ITD urges drivers to avoid driving impaired during St. Patrick's Day

St. Patrick’s Day has become one of the nation’s most popular times to celebrate and party. But unfortunately, too many people are taking to the roads after drinking alcohol, making the holiday one of our most dangerous. In fact, 30 people were killed in drunk-driving crashes across the nation during the St. Patrick’s Day holiday period in 2015.

In an effort to reduce the number of crashes on Idaho roads, the Office of Highway Safety (OHS) is teaming up with law enforcement agencies across the state in a high-visibility enforcement.

“As we prepare to celebrate St. Patrick’s Day, it’s important, as a state, to set a benchmark that drinking and driving is simply not acceptable,” said Ken Corder, ITD’s impaired driving program manager.

According to the National Highway Traffic Safety Administration (NHTSA), 252 people lost their lives in drunk-driving-related crashes during the St. Patrick’s Day holiday period from 2011-2015. More than a fourth of them were killed in drunk-driving crashes that occurred in the early morning, post-party hours after midnight.

“Too many lives are lost this time each year and together with increased DUI law enforcement and good citizen decision making, we can keep Idaho on track for zero deaths,” said Corder.

If you plan to celebrate this St. Patrick’s Day, please follow these tips to stay safe:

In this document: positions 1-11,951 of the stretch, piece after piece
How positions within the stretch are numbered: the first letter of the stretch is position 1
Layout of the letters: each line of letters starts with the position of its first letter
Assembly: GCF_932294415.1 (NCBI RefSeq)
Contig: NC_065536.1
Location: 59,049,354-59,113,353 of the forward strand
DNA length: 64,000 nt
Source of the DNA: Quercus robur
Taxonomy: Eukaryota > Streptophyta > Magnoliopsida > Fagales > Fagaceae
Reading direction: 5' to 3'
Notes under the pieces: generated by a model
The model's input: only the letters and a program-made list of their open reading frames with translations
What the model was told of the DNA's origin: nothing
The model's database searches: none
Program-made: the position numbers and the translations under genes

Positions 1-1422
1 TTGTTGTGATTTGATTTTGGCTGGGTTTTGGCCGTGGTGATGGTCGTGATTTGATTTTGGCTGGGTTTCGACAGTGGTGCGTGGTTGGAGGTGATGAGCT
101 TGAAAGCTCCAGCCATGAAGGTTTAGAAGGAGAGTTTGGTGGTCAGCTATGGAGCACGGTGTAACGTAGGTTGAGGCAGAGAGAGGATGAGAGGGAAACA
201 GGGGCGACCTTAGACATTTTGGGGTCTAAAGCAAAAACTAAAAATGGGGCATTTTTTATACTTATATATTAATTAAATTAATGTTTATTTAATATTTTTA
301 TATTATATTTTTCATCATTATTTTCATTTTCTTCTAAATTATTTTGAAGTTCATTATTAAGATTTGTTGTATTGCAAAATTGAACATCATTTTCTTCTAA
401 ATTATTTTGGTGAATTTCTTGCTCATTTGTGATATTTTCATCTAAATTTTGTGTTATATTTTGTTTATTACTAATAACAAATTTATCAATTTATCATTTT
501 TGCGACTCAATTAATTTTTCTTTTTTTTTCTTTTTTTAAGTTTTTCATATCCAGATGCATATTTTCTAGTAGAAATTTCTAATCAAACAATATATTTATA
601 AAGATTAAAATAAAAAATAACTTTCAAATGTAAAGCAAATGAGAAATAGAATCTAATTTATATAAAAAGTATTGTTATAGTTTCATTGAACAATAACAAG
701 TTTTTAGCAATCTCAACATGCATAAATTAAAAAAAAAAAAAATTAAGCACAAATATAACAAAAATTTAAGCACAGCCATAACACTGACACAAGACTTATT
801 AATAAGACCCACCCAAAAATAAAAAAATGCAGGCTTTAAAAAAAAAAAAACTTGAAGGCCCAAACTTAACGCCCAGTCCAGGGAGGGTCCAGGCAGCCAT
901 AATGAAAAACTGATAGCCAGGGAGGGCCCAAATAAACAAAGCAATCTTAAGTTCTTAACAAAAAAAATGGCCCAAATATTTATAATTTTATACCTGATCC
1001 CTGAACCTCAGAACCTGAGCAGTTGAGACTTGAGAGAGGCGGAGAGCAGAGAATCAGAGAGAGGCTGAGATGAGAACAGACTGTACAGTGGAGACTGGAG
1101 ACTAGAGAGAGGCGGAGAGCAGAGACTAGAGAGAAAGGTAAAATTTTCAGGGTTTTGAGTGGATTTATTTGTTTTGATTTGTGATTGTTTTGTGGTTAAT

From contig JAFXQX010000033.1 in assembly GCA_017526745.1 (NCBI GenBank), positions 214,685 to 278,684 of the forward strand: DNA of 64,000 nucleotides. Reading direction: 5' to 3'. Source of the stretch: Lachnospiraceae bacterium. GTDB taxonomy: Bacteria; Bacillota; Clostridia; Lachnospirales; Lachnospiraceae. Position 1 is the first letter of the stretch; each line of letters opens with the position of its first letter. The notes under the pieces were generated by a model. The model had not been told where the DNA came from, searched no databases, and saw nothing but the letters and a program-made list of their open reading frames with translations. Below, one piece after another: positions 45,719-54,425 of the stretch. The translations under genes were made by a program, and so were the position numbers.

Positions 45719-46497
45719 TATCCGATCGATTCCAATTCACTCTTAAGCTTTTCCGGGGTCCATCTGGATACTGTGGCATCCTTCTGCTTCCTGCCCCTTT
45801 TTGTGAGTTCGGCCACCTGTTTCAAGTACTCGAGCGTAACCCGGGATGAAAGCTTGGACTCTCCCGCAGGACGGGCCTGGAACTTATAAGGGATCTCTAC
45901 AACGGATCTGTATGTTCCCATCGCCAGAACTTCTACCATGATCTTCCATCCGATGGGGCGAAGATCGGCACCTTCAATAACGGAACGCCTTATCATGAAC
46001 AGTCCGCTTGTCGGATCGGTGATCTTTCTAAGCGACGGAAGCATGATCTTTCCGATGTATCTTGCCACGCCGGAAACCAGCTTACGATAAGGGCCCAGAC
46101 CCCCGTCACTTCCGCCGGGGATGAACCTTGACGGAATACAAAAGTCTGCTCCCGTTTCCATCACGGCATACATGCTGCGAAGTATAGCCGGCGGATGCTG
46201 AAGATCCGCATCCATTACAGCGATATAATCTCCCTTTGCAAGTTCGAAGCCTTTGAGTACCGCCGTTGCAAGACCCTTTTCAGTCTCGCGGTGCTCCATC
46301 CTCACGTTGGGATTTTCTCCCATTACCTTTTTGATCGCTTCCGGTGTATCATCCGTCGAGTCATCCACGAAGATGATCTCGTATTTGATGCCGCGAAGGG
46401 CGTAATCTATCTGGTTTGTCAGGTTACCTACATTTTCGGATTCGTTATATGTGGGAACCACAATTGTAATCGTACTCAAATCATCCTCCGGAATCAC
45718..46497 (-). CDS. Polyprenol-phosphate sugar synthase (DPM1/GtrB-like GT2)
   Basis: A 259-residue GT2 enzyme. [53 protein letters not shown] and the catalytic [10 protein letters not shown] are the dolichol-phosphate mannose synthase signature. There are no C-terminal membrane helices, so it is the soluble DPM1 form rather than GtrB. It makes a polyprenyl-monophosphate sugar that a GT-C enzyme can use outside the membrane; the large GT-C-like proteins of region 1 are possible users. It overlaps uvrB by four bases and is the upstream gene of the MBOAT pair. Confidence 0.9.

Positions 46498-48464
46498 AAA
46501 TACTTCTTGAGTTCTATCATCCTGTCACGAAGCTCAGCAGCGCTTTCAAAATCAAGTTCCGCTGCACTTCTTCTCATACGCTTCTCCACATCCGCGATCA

– Before celebrating St. Patrick’s Day, decide whether you’ll drink or you’ll drive. You can’t do both.

– If you’re planning on driving, commit to staying sober. If you’ve been out drinking and then get behind the wheel, you run the risk of causing a crash or getting arrested for a DUI.

– If you have been drinking, call a taxi or sober friend or family member, or use public transportation.

– Also, try NHTSA’s SaferRide mobile app, which helps users call a taxi or a friend for a ride home and identify their location so they can be picked up.

– Walking while intoxicated can also be deadly, as lack of attention could put you at risk of getting hit by a vehicle.

– Help those around you be responsible, too. If someone you know is drinking, do not let them get behind the wheel and help them find a sober ride home.

– If you see someone who appears to be driving drunk, call the police. Your actions could help save a life.

Published 03-17-17